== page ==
Voting is not just a privilege—it is a necessity

Educate yourself with these resources to engage in American democracy.

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Photo by Element5 Digital on Unsplash

Brianna Clark, Opinions Editor

The presidential election is only 28 days away and for many Biola students, this is the first election they are able to vote in.  Even for those who have voted before, they may feel young, inexperienced and not educated enough about politics to truly understand what is on the ballot. However, our voices matter more than ever in these upcoming weeks. Millennials and Generation Z constitute 37% of the voting population, which is more than any other singular generation. 

Without the vote of young adults, our democracy falls short of hearing everyone’s voice on the decisions of our country. We need to educate ourselves and we need to vote, or this nation will determine our futures without our input. 

A VOICE FOR THE VOICELESS

People did not fight for our right to vote throughout history only for us to skip out on election day. More importantly, there are millions counting on our votes because they are not allowed to cast their own.

The right to vote for several people groups has been a long and hard-fought battle—and some are still fighting. American territories and districts have unequal representation in Congress, including Puerto Rico, the U.S. Virgin Islands, Guam and the District of Columbia. Each territory or district has a delegate who represents them in the House of Representatives, can speak and propose bills, but ultimately cannot vote on the House floor. There is zero representation for them in the Senate. 

Most states deny voting rights to felons and no states allow noncitizens and undocumented immigrants to vote, even those with a green card. Some states extend the voting ban for felons on parole or after a certain period of time post-incarceration. All of these citizens—territories and districts, felons and noncitizens—pay taxes to a government that does not give them a say in their rights.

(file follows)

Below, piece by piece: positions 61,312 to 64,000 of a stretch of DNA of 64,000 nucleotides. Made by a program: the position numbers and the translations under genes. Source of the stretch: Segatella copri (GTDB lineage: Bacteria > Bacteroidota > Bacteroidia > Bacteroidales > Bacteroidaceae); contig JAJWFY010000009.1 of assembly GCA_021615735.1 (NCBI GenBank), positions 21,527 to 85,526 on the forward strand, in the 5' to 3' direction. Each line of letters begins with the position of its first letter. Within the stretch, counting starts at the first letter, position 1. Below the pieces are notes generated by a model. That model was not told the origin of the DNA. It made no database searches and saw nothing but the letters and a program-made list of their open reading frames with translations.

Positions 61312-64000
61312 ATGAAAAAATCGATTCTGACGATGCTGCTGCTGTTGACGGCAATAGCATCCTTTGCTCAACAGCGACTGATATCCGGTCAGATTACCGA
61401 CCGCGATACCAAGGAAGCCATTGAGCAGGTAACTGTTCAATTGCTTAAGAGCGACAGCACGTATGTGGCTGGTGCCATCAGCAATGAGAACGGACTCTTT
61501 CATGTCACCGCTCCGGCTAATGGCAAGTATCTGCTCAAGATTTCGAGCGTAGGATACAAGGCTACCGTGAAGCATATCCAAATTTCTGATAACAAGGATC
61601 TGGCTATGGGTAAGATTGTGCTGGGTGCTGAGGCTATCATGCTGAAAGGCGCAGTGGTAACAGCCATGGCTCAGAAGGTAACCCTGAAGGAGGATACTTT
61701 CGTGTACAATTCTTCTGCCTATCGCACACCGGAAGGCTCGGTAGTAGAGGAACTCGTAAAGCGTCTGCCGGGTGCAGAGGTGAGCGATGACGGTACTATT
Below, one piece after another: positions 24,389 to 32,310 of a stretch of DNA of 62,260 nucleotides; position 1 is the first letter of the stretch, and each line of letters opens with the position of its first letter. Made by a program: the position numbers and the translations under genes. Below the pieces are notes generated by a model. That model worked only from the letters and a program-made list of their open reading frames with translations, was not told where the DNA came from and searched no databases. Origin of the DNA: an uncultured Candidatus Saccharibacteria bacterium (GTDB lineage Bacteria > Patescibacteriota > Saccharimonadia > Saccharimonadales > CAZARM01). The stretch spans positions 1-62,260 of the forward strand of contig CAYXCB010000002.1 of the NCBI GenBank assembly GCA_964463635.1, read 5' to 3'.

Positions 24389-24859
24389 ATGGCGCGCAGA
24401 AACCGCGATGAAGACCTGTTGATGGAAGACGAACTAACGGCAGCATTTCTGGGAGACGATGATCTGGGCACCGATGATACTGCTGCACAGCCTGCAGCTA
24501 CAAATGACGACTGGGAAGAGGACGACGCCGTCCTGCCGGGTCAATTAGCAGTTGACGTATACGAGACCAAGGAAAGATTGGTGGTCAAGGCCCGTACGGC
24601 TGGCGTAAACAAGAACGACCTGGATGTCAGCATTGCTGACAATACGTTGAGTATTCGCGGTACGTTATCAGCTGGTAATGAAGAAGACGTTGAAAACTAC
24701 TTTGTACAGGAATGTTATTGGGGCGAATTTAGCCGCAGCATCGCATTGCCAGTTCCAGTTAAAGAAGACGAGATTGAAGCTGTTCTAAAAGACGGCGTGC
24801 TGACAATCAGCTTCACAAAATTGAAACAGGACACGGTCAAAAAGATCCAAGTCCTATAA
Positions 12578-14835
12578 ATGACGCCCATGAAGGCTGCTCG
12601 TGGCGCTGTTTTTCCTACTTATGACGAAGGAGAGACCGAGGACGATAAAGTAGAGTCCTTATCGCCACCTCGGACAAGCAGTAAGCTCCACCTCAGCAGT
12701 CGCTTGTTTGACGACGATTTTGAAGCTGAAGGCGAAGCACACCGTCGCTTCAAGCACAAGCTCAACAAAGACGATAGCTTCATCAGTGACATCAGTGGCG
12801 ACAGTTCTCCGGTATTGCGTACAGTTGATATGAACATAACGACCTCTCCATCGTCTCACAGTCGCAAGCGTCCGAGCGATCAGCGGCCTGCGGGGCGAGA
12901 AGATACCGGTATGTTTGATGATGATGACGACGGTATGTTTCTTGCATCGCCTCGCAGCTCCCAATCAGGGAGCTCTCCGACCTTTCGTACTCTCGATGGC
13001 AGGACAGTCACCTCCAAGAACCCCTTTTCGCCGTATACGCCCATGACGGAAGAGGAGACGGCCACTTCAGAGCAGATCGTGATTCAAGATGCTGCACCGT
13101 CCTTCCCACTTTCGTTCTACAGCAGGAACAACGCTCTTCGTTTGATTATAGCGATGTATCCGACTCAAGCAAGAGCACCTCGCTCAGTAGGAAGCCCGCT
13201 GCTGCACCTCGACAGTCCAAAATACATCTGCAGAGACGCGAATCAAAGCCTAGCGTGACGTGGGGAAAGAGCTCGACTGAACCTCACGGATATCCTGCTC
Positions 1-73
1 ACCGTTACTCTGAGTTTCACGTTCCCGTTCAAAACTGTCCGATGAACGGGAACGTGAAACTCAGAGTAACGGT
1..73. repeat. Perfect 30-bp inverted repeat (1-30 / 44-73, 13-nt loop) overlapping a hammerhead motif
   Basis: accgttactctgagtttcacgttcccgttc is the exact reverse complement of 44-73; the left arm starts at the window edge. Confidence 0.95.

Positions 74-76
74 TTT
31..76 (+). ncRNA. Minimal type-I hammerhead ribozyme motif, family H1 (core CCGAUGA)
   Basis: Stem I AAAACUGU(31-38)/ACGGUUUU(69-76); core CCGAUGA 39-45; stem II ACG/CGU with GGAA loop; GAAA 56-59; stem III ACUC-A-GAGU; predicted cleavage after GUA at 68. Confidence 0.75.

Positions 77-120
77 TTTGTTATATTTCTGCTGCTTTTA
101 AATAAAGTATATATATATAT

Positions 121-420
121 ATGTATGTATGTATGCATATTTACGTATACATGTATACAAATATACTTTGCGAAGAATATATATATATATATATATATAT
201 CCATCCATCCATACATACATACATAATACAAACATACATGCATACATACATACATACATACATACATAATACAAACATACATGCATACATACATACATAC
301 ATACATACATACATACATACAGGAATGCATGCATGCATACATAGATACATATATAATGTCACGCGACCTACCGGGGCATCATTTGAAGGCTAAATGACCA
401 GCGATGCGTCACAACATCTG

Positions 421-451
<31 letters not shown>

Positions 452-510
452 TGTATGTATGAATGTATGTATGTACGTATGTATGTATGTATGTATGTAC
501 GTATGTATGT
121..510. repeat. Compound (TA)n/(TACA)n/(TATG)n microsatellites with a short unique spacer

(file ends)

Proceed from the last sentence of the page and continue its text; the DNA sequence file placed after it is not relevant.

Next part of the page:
AN EDUCATED CHOICE

With COVID-19 still abound, voting can look overwhelmingly daunting. Each area has varying restrictions or rules for voting, depending on whether or not in-person polls will be available. 

In addition, the ballot includes more than just the presidential vote. There are also congressional candidates, local candidates and propositions to choose from. At this point, it may feel more like studying for a test than exercising a given right. 

Fortunately, there are plenty of resources to help prepare us. The United States government provides explicit instructions for how to vote by mail and different polling locations per state, and Ballot Ready explains each candidate and referendum that will be on your ballot. If you are unsure of where you stand, politically speaking, ISideWith is a site that allows you to explore your views and will help you navigate who in politics you most align with. 

Although it may seem like a load of homework, it is incredibly necessary to educate ourselves so that we can make informed decisions on our ballot choices. Each proposition will affect real people, even if some of them will not affect us, personally. It is vital that we take voting seriously for the sake of those whose lives depend on it. 

MARK YOUR CALENDARS

The deadline to register to vote is Oct. 19 in California, but may be different for other states. Mail in ballots should be sent in by the end of October to be received before Nov. 3. Use this opportunity to participate in this country’s democracy. Voting is a right that should not be taken for granted. 

Our country runs on our voices—let us not be silent. 

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